Synopsis: When a seasoned comedian in Funny People becomes terminally ill he takes a young performer under his wing, and seeks out the girl who got away for one last chance.
Release Date: July 31, 2009 MPAA Rating: PG-13
Genre(s): Comedy, Romance
On paper, the idea of meditating on life, death, one’s decisions, and the subsequent consequences through the eyes of comedians sounds amazing. Throw Director Judd Apatow into the equation and one fills up with warm excitement. And yet, Funny People never really works. The film serves as a behind the scenes look into the comedic writing process, but the audience is ultimately still left in the dark. Funny People tries also to be an insight into a typical comedian’s life: the struggle, competition, fame, loneliness; but the audience never really feels any of it. It’s as if weâve been invited to an intimate family dinner while knowing in the back of our heads that they don’t want us there at all. Add to all of this a slow moving 146 minute running time and the outcome is an ambitious challenge for artistic growth that unfortunately leaves the viewer saying, “nice try, better luck next time”.
The best thing about Funny People is Adam Sandler. Actors Leslie Mann and Eric Bana have their moments, Director Judd Apatow’s real-life children, Maude and Iris, are charming, but Sandler is the one that demands your focused attention. Finding out you’re going to die soon is meaty material for an actor and Adam Sandler handles it like a well-trained pro. Whether it be the initial discovery of a terminal disease, simply lying down in lonely contemplation, or the realization of love, one believes Sandler as George Simmons; the audience sees the pain and regret in his eyes. It’s too bad Funny People doesn’t pay off because Adam Sandler proves once again that he has the potential to be more than just a waterboy.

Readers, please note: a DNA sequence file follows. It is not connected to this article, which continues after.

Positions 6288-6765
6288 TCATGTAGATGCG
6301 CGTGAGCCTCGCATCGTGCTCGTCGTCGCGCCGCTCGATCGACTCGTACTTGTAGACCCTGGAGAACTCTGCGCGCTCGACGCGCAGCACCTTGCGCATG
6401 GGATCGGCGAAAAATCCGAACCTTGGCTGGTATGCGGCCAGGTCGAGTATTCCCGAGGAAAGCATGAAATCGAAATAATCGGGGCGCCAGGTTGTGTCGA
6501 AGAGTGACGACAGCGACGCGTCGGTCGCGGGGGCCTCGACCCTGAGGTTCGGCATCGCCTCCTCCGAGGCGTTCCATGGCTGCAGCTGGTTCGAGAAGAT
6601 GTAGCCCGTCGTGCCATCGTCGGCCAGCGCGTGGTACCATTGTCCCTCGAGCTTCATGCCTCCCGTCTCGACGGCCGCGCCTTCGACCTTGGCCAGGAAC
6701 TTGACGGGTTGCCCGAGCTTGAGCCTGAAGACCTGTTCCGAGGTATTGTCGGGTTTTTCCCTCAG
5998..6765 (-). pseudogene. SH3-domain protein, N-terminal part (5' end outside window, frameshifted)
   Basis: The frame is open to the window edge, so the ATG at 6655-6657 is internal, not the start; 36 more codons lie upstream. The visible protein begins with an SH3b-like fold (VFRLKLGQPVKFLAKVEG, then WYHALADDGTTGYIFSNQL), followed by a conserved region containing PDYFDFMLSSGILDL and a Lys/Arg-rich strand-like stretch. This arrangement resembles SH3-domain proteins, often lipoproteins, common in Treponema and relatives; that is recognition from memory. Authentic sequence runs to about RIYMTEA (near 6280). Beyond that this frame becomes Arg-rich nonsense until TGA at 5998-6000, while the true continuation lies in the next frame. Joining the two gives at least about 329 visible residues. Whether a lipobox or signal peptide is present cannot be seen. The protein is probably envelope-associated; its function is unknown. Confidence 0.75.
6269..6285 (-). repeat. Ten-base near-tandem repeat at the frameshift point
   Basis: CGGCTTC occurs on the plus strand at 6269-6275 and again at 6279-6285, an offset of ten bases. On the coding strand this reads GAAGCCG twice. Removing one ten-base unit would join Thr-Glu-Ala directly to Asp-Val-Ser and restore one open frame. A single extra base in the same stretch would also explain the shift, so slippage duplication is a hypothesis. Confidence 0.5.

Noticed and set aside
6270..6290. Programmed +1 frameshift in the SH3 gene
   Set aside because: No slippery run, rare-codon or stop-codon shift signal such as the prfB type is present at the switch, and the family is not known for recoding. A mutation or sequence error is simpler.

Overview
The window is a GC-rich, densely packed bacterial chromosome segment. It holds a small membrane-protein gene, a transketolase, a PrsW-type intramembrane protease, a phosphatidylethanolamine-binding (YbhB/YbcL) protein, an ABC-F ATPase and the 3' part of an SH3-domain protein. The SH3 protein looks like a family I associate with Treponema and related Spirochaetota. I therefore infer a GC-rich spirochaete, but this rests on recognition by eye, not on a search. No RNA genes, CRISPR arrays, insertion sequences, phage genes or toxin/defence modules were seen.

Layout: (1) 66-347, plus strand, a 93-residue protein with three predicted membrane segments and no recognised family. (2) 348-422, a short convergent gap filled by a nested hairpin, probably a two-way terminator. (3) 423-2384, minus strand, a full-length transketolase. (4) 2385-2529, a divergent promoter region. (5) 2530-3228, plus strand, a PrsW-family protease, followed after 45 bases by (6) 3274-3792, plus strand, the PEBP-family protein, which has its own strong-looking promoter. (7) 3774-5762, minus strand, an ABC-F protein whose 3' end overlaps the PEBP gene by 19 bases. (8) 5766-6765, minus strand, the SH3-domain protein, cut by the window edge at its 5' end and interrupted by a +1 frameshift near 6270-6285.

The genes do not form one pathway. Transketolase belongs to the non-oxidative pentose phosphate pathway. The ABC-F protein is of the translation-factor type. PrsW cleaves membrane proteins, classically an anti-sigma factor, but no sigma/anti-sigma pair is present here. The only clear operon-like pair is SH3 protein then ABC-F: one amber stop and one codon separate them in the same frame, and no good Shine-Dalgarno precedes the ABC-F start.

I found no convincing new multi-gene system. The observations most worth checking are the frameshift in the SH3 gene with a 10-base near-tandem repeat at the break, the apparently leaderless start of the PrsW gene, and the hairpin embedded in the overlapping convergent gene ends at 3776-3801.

Thanks to some well-placed posters and photographs the production design in Funny People is top notch. With classy, framed images of iconic comedians such as Rodney Dangerfield and Peter Sellers hanging on the apartment walls of roommates Ira (Seth Rogen), Leo (Jonah Hill), and Mark (Jason Schwartzman), one really gets a sense of how much these guys worship comedy and what dreams they aspire to achieve. The real pleasure though, are all the artifacts that can be seen in George Simmon’s (Adam Sandler) mansion. There’s a picture of him with Snoop Dogg here and another picture of him in his youth with Conan O’Brien there; whether or not these photographs are from Adam Sandler’s actual career or George Simmon’s fictional one doesn’t matter. What does matter is the sense of nostalgia, background information, and authenticity these items help to create.
The fine balance between Drama and Comedy is a difficult task and the attempt to attain that balance more than takes its toll on Funny People’s comedic opportunities. There are some funny moments from a reliably filthy Jonah Hill here and there. There’s a random reference and a clever use of the song, “Time of my Life,” but other than that, the laughs are too few and far between. This is not to say Funny People isn’t full of jokes. The problem is the jokes aren’t funny. It’s understandable that some of the stand-up acts in the movie aren’t meant to be funny, but when they are supposed to finally be comical, the movie theater is just as quiet. With such a huge comedic cast and guest appearances, from Norm MacDonald to Eminem, it’s a shame that Apatow’s brand-name, raunchy humor is watered down by not so dramatic drama.
Cast and Crew
- Director(s): Judd Apatow
- Screenwriters: Nicholas Weinstock, Judd Apatow
- Cast: Seth Rogen (Ira Wright), Adam Sandler (George Simmons), Eric Bana (Clarke), Leslie Mann (Laura), Jonah Hill (Leo), Jason Schwartzman (Mark Taylor Jockson)
- Editor(s): Craig Alpert
- Cinematographer: Brent White
- Production Designer(s): Janusz Kaminski
- Country Of Origin: USA